Tuesday, October 10, 2006

Love it. Like anyone, I hate telemarketers. Actually, I take that back, I hate telemarketing. The telemarketers are poor saps who somehow got into a soul-sucking job. I don't hate them--unless they do not understand what the word "no" means, then they feel the full wrath of me hanging up by pressing the "talk" button on my cordless phone with much vigor. At such times, I pine for the days when we could slam down the receiver on old corded phones, causing the bell inside to issue a long angry solitary peel--the one you imagine the people on the other end can hear (because in the movies that person always jerks his head away, as if someone just set off an air horn in his ear), when the truth is the line just goes dead for them. Yet I'd still rather slam the phone, because no matter how hard I press that button, it still gives me the same old heartless beep when it cuts off the call.

(Note to Battlestar Galactica fans, there's the difference between humans and cylons--a human would know, intuitively, why slamming an old phone is better than hanging up a new cordless.)

Where was I going with all this? Oh yeah, a guy named Tom Mabe has made a little career out of messing with telemarketers. Go to this page and listen to a recent example of how he handled a call he got from a satellite company (which, apropos of nothing, I'm 95% sure is Dish Network [EchoStar], because they are based in the Littleton, Colorado area, right by where I went to high school.) I laughed out loud.

Reading update. Here's the first of a semi-regular feature on something I have read recently.

I am more than halfway through this version of The Original Illustrated Sherlock Holmes, by Arthur Conan Doyle. That means I've read the Adventures and the Memoirs of Sherlock Holmes, but I have not yet read The Hound of the Baskervilles or the Return of Sherlock Holmes. I'm in an operational pause, and I wish I had The New Annotated Sherlock Holmes, but I can say that they are every bit as good as advertised. A very pleasant surprise is that beyond being good stories, the adventures of Holmes often provide little insights into turn of the century Anglo-American society and culture. Two examples stand out in this regard, particularly for their American connections: "The Five Orange Pips," which is a reminder of a time when the Ku Klux Klan had not yet had its second and third incarnations, and was still a mysterious and frightening secret society. And "The Yellow Face," which if I explained why it is interesting, it would give away the story. The links above are to the full stories, so read them at your pleasure.

Sentence I will never write again: Yesterday morning, as I was getting coffee in the downstairs of the office section of Eisenhower Hall, an Armenian army major asked me for a light.

That's what happens when you work where I work.

PAY ATTENTION. What also happens at my work is that we get access to some of the greatest stories you will ever hear. One such story comes from Staff Sergeant David Bellavia, who did some serious fighting in Iraq. His tale is so remarkable that he has now sold his memoir for a tidy sum. Good for him, he has most assuredly earned it. The book should be out sometime next year.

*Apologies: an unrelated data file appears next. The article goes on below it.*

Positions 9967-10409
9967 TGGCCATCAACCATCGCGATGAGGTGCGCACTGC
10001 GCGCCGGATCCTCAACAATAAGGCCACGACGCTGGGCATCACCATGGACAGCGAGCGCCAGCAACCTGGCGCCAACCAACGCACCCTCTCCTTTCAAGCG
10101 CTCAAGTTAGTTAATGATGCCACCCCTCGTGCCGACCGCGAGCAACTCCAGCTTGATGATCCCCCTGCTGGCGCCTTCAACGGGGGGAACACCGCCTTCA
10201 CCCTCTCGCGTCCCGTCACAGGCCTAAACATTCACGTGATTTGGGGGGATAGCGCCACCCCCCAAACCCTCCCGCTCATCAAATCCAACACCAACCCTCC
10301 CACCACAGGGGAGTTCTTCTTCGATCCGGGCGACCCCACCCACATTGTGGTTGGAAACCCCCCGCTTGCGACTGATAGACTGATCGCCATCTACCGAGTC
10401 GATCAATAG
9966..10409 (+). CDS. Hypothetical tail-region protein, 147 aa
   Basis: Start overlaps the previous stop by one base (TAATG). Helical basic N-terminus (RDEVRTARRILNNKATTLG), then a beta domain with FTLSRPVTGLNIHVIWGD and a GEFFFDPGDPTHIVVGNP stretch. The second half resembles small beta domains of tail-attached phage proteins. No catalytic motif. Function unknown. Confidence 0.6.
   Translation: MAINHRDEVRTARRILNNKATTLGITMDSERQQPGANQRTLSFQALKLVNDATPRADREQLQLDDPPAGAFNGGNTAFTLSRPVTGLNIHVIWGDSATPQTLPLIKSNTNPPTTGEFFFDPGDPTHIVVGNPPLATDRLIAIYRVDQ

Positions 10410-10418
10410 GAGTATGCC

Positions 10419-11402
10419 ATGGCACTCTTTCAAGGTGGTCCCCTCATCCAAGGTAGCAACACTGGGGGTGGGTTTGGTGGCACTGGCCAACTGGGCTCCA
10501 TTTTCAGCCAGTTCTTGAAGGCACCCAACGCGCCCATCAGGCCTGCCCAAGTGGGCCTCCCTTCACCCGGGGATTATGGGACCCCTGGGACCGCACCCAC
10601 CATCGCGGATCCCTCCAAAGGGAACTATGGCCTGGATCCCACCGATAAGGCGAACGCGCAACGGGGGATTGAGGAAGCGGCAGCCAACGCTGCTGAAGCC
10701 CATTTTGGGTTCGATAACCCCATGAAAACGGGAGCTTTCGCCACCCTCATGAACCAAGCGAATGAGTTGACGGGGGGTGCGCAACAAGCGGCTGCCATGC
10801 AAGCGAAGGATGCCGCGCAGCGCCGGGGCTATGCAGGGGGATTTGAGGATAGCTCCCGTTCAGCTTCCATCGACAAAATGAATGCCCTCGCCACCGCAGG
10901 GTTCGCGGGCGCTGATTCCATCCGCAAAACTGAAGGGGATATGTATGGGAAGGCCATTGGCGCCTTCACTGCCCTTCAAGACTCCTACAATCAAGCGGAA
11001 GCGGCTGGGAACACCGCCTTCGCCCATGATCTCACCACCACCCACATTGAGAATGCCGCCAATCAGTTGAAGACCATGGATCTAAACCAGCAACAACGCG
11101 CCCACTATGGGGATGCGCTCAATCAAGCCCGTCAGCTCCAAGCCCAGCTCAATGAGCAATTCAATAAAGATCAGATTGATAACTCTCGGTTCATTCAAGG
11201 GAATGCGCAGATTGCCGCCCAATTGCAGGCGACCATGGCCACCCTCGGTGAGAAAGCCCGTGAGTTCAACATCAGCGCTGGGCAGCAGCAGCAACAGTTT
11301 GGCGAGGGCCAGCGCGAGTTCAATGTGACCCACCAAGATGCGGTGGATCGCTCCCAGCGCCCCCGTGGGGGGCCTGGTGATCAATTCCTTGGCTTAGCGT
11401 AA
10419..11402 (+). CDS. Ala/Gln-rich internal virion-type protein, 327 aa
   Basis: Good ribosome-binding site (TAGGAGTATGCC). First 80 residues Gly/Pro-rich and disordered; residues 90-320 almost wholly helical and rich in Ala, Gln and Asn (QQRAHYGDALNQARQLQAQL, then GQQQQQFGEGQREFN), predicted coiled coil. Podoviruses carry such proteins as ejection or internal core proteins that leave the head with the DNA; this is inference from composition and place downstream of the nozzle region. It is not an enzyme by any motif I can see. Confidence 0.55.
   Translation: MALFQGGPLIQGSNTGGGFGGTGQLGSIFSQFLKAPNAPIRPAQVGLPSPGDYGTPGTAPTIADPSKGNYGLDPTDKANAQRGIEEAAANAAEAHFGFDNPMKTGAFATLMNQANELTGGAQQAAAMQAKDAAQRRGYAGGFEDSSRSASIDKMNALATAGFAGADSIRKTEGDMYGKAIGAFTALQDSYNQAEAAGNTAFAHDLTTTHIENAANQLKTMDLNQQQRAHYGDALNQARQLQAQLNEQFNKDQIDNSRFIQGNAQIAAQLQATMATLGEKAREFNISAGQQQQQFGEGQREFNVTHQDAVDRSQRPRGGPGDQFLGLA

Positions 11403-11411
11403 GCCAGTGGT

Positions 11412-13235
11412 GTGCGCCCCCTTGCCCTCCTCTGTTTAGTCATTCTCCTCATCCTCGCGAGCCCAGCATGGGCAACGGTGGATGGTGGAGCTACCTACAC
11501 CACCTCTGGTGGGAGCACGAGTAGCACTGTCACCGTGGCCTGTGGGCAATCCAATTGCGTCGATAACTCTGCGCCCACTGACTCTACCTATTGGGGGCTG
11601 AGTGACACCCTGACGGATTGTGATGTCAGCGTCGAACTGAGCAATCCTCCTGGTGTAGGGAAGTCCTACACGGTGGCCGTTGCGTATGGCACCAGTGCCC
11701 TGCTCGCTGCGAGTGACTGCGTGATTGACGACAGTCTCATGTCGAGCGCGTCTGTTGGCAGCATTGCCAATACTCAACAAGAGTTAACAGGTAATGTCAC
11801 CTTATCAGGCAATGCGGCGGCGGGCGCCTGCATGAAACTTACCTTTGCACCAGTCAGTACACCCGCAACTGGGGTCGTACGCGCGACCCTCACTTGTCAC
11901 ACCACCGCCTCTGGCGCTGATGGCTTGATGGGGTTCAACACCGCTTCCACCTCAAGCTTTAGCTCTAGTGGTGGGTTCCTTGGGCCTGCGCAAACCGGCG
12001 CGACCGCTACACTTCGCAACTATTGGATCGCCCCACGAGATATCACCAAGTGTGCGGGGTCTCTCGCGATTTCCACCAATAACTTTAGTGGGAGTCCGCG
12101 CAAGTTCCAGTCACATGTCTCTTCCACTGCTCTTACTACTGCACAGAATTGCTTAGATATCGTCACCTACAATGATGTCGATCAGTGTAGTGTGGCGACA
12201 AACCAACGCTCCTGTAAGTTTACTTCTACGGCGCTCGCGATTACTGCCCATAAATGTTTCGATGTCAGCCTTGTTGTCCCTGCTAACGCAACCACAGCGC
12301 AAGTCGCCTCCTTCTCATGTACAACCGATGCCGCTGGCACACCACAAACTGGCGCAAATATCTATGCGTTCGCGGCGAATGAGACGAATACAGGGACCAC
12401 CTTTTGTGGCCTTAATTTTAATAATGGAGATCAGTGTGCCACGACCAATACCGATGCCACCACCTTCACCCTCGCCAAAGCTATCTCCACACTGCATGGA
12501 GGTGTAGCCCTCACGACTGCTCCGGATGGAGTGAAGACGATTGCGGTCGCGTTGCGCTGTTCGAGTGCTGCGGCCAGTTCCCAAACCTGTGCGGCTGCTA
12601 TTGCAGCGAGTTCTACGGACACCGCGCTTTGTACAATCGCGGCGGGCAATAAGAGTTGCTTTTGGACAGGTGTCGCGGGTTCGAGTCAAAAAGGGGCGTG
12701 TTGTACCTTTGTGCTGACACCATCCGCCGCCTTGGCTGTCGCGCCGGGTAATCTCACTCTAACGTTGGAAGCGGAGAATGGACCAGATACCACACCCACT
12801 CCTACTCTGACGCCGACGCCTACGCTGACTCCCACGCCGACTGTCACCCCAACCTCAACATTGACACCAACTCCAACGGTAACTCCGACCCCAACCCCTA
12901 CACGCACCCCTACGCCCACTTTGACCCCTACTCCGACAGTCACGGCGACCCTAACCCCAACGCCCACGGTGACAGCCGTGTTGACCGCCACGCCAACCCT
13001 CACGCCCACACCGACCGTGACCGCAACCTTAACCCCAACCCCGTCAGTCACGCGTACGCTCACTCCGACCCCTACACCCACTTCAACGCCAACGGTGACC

In the meantime, you can get a preview of his experiences from an interview he did with a friend of mine. Here is the abstract to the interview:

The leader of 2nd Squad, 3rd Platoon, Alpha Company, Task Force 2-2 Infantry in Fallujah during Operation Phantom Fury (Al Fajr), Staff Sergeant David Bellavia was recommended for the Medal of Honor, nominated for the Distinguished Service Cross and received the Silver Star for his actions on 10 November 2004 in which he "single handedly saved three squads of his platoon that night, risking his own life by allowing them to break contact and reorganize. He then entered and cleared an insurgent strongpoint, killing four insurgents and mortally wounding another." In this interview, focusing on the entirety of his Phantom Fury experiences and on the intense room-to-room, at times hand-to-hand, combat that characterized that one night in particular, Bellavia offers the ultimate on-the-ground insider's story of this seminal urban operation, which culminated, he said, in Task Force 2-2 combining to put "a lot of pure evil permanently out of business." As perceptive and introspective as it is raw and action-packed, Bellavia's account touches on everything from doctrinal, training and technology recommendations to his warm recollections of his 2-2 comrades: from the battalion commander who, "if you beat in the face with a shovel his expression wouldn't change," and the company commander who was "the most honorable man I have ever met in my life," to the countless soldiers and NCOs who helped make his service "the greatest experience in my life." "War is horrific and ghastly," Bellavia readily admitted. "There are ghoulish images that we all endure and it's impossible to not be changed forever. But only in the midst of the worst mankind can produce can you truly see the beauty of human nature: self sacrifice, true honor, unprecedented loyalty - all the Army values displayed in person. When you have the chance to serve your nation with men and women you trust and love; when leaders two tax brackets above your pay grade carry rifles on the field next to you; and when you see your peers take bullets for you - that environment," he concluded, "would motivate the most ardent anti-victory opponent of this conflict."
Go to the link above, click on "Access this item," read the whole thing, and be thankful that we have people like David Bellavia protecting our country. I know I am.


Rob said...


Is this the guy that had a scrotal to dental introduction with the enemy?


Tom said...

It was not scrotal, but you are in the right region.